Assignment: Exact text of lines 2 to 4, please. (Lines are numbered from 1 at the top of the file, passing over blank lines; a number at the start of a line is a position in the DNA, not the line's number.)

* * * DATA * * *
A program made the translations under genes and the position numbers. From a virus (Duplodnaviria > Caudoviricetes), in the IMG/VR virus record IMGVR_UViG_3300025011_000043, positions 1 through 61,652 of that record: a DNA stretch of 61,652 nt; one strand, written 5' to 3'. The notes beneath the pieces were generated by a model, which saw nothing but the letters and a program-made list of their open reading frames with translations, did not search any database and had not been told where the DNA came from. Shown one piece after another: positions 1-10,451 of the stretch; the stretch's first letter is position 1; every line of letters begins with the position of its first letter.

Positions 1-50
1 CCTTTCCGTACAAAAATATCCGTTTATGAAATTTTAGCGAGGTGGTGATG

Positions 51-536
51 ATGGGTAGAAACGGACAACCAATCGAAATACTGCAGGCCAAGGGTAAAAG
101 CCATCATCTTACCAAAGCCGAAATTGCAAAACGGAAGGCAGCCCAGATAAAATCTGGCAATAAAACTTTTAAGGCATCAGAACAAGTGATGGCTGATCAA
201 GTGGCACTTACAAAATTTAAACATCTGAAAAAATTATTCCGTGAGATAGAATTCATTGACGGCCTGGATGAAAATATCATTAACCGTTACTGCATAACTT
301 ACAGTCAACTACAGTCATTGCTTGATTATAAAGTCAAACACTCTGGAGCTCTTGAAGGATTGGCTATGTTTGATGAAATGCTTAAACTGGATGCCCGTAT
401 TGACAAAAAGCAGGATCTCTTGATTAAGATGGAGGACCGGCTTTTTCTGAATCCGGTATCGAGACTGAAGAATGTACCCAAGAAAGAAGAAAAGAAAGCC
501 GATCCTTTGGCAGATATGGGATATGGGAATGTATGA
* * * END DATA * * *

Positions 1-50
1 CCTTTCCGTACAAAAATATCCGTTTATGAAATTTTAGCGAGGTGGTGATG

Positions 51-536